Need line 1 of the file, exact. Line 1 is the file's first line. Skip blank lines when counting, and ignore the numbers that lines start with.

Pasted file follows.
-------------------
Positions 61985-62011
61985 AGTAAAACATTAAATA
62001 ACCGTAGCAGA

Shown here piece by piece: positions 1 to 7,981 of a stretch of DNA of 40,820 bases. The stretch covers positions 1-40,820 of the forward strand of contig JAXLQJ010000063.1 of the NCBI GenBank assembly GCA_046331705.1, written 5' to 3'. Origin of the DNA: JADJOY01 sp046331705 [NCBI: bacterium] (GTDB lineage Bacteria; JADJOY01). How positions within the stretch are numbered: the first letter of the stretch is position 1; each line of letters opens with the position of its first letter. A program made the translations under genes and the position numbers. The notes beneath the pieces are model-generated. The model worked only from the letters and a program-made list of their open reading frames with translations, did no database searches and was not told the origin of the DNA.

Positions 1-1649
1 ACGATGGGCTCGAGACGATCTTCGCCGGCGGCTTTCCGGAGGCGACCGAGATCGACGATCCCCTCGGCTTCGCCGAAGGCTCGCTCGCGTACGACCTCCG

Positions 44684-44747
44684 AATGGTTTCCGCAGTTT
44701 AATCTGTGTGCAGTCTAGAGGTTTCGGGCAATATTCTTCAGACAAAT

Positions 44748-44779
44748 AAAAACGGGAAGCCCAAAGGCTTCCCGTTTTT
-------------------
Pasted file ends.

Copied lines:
Positions 61985-62011